Ex-Mavs coach Nelson wins $6.3M in arbitration against Cuban
Thursday was Mark Cuban's 50th birthday and a day of hearty celebration for Don Nelson.
That's because Thursday was also the day that a Dallas-based arbitrator ruled that Nelson will indeed receive nearly $6.3 million in deferred payments from his time as coach of Cuban's Dallas Mavericks.
It's like a pimple on his behind for [Cuban], but [$6-plus million is] a big number for me ... It's good to know I'm going to get it.
Retired judge Glen M. Ashworth rejected Cuban's claims that his former coach should have to forfeit some or all of that amount because he breached his Mavericks contract in returning to the Golden State Warriors.
Ashworth instead ruled heavily in favor of Nelson's breach-of-contract claim against the Mavericks' loquacious owner, dismissing Cuban's counterclaims that Nelson violated a noncompete clause in his contract as a Mavs consultant when he took over as head coach of the Warriors in August 2006. Cuban's contention that Nelson used "confidential information" from his stint as Dallas' coach to lead Golden State to a historic upset of the 67-win Mavericks in the first round of the 2007 playoffs was also rejected.
Yet Cuban insisted after the ruling that "there was no downside" for him to take Nelson to arbitration because he would have been required to pay a similar amount to Nelson even if they had parted amicably.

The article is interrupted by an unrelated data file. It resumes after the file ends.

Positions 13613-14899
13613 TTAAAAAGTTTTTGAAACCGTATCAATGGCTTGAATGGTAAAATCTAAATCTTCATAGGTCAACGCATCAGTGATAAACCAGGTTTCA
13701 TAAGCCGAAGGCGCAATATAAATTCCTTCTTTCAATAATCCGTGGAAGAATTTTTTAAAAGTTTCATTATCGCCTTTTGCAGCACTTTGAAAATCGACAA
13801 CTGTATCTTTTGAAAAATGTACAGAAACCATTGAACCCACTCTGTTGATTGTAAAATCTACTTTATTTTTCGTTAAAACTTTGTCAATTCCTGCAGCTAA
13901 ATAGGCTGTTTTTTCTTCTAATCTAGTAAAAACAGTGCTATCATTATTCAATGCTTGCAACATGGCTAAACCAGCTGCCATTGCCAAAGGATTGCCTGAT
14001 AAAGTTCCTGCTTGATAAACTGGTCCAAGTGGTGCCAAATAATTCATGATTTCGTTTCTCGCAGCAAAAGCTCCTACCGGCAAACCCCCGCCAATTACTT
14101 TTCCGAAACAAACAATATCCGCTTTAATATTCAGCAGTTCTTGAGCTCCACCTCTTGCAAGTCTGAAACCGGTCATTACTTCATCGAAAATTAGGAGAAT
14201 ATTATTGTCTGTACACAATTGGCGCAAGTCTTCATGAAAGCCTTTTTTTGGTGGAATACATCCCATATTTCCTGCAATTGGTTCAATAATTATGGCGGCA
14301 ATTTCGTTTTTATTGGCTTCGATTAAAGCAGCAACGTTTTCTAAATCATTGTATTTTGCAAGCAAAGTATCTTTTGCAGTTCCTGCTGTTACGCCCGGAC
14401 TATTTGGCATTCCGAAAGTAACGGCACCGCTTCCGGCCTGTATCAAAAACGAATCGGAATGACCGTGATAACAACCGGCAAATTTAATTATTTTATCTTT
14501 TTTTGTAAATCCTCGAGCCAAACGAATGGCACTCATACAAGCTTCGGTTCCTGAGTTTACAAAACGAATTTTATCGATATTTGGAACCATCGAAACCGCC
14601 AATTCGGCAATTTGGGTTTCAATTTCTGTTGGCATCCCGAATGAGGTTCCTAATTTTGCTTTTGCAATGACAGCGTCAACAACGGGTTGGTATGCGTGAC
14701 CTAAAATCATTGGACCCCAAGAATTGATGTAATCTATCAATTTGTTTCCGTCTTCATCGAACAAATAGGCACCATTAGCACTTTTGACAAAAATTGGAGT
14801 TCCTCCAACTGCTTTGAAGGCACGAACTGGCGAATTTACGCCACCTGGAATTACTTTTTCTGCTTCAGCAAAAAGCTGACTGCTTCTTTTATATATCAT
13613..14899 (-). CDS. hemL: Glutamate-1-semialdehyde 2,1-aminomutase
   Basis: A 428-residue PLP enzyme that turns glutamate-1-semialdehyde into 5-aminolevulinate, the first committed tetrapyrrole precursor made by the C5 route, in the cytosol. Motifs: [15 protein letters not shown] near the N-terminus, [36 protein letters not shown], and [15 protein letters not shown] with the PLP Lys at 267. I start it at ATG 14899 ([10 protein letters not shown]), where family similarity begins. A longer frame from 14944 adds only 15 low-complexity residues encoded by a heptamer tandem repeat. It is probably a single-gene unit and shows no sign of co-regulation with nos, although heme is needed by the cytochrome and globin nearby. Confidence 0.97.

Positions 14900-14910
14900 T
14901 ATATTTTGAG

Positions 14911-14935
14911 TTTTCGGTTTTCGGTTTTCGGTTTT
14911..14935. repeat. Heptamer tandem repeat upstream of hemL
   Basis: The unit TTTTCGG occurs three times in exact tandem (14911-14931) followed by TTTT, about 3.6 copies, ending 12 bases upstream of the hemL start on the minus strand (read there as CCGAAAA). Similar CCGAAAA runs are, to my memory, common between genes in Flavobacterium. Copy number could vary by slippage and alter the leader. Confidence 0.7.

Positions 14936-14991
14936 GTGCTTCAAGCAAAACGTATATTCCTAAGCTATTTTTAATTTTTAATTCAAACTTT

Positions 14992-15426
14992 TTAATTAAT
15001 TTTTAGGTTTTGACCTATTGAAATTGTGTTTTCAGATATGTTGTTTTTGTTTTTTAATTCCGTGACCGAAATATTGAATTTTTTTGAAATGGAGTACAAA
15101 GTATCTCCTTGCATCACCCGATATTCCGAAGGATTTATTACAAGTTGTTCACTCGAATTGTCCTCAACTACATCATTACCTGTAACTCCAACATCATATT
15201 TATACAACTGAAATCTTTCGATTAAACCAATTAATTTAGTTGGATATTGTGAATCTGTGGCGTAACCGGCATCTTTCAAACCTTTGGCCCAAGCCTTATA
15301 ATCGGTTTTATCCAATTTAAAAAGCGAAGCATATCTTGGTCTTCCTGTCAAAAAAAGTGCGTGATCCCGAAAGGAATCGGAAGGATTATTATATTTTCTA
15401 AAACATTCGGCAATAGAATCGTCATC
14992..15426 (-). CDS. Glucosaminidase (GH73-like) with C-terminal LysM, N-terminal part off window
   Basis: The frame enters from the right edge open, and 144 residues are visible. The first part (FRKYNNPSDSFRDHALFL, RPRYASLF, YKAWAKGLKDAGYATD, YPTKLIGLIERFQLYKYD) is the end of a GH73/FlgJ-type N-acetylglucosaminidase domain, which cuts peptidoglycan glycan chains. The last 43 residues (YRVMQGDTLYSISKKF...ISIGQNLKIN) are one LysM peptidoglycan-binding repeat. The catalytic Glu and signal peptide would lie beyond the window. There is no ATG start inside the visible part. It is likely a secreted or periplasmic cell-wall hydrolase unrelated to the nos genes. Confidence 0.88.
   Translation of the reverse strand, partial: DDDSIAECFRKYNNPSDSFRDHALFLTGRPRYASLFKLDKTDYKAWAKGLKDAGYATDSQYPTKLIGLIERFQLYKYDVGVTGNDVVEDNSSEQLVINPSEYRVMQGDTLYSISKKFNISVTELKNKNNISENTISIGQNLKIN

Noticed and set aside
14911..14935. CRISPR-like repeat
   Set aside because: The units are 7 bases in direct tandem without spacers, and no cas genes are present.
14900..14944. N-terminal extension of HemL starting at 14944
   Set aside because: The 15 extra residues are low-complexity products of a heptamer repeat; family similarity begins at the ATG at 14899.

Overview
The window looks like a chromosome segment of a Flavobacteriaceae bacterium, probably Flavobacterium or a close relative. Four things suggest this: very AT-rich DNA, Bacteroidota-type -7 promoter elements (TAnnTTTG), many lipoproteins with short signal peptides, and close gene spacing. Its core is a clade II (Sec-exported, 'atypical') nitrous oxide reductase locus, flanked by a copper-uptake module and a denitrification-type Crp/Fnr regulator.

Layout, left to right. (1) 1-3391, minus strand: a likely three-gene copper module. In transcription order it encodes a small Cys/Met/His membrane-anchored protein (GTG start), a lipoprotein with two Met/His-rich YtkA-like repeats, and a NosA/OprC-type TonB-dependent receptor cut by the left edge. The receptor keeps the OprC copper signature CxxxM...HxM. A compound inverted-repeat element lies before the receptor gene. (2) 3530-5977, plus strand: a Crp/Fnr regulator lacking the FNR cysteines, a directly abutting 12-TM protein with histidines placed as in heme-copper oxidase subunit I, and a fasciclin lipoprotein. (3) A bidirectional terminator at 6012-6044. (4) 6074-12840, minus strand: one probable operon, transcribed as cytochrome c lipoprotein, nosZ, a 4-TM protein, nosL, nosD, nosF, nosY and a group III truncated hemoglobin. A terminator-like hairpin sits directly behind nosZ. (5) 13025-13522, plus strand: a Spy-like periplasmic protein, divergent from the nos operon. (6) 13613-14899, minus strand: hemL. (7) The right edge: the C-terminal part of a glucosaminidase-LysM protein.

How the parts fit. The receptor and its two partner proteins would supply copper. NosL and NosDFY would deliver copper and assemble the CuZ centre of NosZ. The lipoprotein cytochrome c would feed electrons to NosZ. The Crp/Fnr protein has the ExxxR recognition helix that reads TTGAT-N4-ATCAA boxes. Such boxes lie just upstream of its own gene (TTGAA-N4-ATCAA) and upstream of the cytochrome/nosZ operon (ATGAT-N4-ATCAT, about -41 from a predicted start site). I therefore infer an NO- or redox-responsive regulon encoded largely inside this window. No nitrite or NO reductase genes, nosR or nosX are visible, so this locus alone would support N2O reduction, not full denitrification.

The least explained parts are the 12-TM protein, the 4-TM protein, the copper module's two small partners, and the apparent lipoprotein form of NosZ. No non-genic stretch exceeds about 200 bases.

"I got exactly what I wanted out of the deal -- the true facts of the situation," Cuban said via e-mail. "I feel a lot better knowing that under oath [Nelson] said that [during Dallas' NBA] Finals games [in 2006] that he was meeting with [Golden State's] GM and helping the Warriors work on their draft plans. [And] that he and his lawyers had started discussions more than a month before he took the job, not days as he said publicly.
"Unfortunately, according to the arbitrator, because I held back about $25,000 in [consulting] payments as I tried to understand the situation, I am obligated to pay him the deferred money he was to be paid. Basically I pay him the exact same amount I would [have paid him] had this not happened.
"I can live with that. It was all worth the hassle to find out what really happened."
Nelson's lawyer, San Francisco-based John O'Connor, had a different view, calling Ashworth's decision "not so much a legal defeat for Cuban as it was an old-fashioned ass-whuppin'." According to O'Connor, Nelson must now receive $6,276,638.46 in one lump sum from Cuban as opposed to gradual payments through 2012.
The ruling granted Nelson, who turned 68 in May, just under $1.96 million in overdue deferred compensation, nearly $147,000 in interest on overdue payments and almost $4.2 million in present-day value of future deferred compensation to reach that total.
Reached at his offseason home in Maui, Nelson told ESPN.com: "It's a good day. I'm relieved it ended the way it did. I didn't think I would lose and I didn't think he would win, but you just never know when you go to court.
"It was kind of a silly case. It's like a pimple on his behind for [Cuban], but [$6-plus million is] a big number for me. I don't feel like I've won the lottery because I've already earned that money, but it's good to know I'm going to get it.
"It's not the way I wanted this to go. I wanted to be the Red Auerbach of the Dallas Mavericks [after coaching], but that's not what [Cuban] wanted. The good news is all this has forced me to continue coaching and I'm really enjoying working with Mully [Warriors vice president of basketball operations Chris Mullin] and being back with the Warriors. I'm having fun again and that's the way it should be. It's all working out great and I'll probably end up doing something [in a franchise patriarch role] like I thought I was going to do in Dallas."